How many galaxies are there in the universe?
Astronomers estimate that there are more than 100 billion galaxies throughout the universe—each one of them containing from 10 to 100 billion stars. However, with the naked eye we can only see only four galaxies—and not all four from the same vantage point. Only two are visible in the northern hemisphere—Andromeda and our own galaxy, the Milky Way.
In the southern hemisphere the Large and Small Megellanic Clouds are visible. And that’s it! One hundred billion galaxies out there and we can only see a few of them. The same is true, comparatively speaking, of the stars. The number of stars in our universe is estimated at 10,000,000,000,000,000,000,000. Yet without the aid of a telescope, we can only see about 3,000!
Think about it. If our vision of the cosmos is so limited, then what about our ability to see all the other aspects of reality: the physical, the social, and the spiritual?
A saying in the Talmud proclaims, “We see things not as they are, but as we are.” How true! Our perception of reality is not only limited by our frail physical senses of sight, hearing, taste, touch and smell. Our grasp of reality is clouded, shaped, and warped by our distinctive personalities and by the positive or negative experiences of our formative years.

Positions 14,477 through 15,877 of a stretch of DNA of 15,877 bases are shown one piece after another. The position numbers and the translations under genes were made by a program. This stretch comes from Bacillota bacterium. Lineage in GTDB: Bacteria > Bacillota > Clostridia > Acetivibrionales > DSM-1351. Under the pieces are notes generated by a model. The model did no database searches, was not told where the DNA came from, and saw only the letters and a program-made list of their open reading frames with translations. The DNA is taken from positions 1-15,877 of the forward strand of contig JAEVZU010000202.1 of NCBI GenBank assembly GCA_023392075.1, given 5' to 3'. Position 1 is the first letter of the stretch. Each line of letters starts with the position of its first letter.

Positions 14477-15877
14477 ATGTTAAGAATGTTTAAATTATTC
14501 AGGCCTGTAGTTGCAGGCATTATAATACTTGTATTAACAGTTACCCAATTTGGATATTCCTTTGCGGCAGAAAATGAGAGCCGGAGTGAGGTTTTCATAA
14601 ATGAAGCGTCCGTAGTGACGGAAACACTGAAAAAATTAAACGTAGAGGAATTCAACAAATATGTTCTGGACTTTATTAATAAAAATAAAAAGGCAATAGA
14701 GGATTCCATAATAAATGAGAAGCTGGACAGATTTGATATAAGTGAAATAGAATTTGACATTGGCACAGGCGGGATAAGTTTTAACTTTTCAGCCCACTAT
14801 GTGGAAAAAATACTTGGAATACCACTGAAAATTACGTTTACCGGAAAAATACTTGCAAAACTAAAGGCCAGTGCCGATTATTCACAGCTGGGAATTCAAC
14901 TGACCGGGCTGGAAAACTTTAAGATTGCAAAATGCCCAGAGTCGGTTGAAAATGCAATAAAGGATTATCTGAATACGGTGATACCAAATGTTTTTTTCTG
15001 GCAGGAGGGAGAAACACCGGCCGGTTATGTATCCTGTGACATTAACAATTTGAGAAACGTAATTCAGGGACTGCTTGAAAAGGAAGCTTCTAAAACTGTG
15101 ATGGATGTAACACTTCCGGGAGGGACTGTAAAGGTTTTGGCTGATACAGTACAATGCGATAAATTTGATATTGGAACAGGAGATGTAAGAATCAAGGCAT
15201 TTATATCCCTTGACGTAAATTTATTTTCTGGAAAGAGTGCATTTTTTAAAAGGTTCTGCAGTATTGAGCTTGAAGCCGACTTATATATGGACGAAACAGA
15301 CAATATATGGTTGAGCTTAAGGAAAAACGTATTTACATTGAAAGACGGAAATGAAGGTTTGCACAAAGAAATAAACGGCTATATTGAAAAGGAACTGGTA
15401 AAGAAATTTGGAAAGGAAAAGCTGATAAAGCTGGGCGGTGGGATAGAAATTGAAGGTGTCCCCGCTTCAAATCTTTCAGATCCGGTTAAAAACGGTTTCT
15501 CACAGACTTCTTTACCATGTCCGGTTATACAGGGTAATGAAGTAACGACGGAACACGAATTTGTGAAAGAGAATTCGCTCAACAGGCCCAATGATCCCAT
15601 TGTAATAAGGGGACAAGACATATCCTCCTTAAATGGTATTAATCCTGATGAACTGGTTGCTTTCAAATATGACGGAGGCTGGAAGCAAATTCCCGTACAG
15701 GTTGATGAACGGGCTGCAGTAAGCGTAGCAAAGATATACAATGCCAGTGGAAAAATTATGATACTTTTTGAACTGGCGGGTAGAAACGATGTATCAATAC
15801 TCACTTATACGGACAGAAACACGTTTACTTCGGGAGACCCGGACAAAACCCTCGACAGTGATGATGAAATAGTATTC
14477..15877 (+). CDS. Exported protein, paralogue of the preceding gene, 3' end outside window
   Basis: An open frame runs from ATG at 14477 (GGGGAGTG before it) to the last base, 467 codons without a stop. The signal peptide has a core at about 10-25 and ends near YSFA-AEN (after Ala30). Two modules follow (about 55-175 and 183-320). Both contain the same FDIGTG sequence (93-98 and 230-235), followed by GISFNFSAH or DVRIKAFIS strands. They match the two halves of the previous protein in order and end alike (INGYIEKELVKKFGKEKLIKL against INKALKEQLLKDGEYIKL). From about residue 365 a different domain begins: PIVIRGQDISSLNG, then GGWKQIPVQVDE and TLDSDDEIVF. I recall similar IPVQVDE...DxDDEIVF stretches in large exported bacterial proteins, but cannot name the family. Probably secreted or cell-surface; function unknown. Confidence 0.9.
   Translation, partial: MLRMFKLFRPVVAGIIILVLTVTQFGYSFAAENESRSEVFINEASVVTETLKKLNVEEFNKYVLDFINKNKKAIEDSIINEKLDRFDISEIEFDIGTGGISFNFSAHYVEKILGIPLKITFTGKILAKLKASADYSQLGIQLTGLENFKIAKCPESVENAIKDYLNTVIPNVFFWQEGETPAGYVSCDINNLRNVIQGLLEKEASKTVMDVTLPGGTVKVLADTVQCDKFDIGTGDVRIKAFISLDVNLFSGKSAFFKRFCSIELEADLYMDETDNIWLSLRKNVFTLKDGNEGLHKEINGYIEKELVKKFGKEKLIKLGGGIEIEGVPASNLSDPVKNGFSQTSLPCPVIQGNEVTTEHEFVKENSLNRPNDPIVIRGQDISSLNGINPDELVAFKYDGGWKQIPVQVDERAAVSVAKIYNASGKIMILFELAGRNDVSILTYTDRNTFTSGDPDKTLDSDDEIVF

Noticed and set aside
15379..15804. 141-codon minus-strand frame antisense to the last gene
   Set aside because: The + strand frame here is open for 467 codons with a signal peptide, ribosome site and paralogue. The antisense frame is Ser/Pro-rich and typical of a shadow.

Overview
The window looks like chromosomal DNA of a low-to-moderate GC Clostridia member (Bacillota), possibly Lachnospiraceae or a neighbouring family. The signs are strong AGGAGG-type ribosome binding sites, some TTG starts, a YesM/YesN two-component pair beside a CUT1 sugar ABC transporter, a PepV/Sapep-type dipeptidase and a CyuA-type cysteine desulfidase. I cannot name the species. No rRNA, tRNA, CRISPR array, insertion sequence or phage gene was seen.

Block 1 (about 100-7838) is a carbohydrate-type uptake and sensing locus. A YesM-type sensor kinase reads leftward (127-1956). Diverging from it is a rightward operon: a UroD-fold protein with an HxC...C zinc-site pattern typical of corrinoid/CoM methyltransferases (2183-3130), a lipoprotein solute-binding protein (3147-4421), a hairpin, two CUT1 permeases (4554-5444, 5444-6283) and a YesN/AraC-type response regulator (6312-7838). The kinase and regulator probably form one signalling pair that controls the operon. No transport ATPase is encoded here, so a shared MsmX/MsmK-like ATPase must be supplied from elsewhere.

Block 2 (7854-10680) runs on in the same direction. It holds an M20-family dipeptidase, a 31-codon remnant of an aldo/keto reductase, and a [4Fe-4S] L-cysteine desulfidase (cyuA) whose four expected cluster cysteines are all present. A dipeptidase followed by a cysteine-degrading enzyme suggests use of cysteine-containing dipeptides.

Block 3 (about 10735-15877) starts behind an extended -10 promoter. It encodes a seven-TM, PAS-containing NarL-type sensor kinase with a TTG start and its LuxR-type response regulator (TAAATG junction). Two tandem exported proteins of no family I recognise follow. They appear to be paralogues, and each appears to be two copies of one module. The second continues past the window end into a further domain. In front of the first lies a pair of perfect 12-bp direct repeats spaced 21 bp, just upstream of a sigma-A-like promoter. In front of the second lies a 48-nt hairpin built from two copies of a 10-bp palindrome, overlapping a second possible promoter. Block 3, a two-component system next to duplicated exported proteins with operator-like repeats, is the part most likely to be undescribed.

So what’s my point? My point is that none of us has a monopoly on insight. None of us has all the answers. None of us is capable of grasping the whole of divine truth. And I suspect that God has arranged it to be so—so that all of us must depend on each other’s contribution to get the complete picture. To gain insight, therefore, we must exercise humility and acknowledge our limitations in perceiving reality, realizing that the other person’s point of view may be just as valid as ours. Though our views differ, it’s not necessarily that they contradict each other but simply represent different facets of the same gem.
To gain wisdom we must also exercise faith in God. For “the fear of the LORD (i.e. reverence and humble dependency on God) is the beginning of knowledge” (Proverbs 1:7) as well as “the beginning of wisdom” (Prov. 9:10).
Dear Lord, I do not want to sacrifice divine truth or compromise my faith, all in the name of tolerance and harmony. But I do recognize my own limitations and that the whole of reality is too great to squeeze into my puny brain. Please, dear Father, give me insight and understanding. Help me to appreciate the contributions that others make. Help me to be quick to listen, slow to speak, and slow to anger (James 1:19). Amen.
Information from John Lloyd & John Mitchinson, The Book of General Ignorance, pp. 15-16.